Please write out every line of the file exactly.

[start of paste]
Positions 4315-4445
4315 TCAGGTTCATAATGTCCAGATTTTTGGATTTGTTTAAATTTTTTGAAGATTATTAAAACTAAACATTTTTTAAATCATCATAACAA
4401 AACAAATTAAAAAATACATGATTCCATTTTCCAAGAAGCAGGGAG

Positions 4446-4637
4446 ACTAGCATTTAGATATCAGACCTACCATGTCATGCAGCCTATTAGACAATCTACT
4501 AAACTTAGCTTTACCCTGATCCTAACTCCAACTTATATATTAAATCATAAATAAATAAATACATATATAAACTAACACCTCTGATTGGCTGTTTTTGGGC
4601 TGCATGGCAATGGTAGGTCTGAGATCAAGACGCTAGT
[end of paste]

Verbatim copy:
Positions 4315-4445
4315 TCAGGTTCATAATGTCCAGATTTTTGGATTTGTTTAAATTTTTTGAAGATTATTAAAACTAAACATTTTTTAAATCATCATAACAA
4401 AACAAATTAAAAAATACATGATTCCATTTTCCAAGAAGCAGGGAG

Positions 4446-4637
4446 ACTAGCATTTAGATATCAGACCTACCATGTCATGCAGCCTATTAGACAATCTACT
4501 AAACTTAGCTTTACCCTGATCCTAACTCCAACTTATATATTAAATCATAAATAAATAAATACATATATAAACTAACACCTCTGATTGGCTGTTTTTGGGC
4601 TGCATGGCAATGGTAGGTCTGAGATCAAGACGCTAGT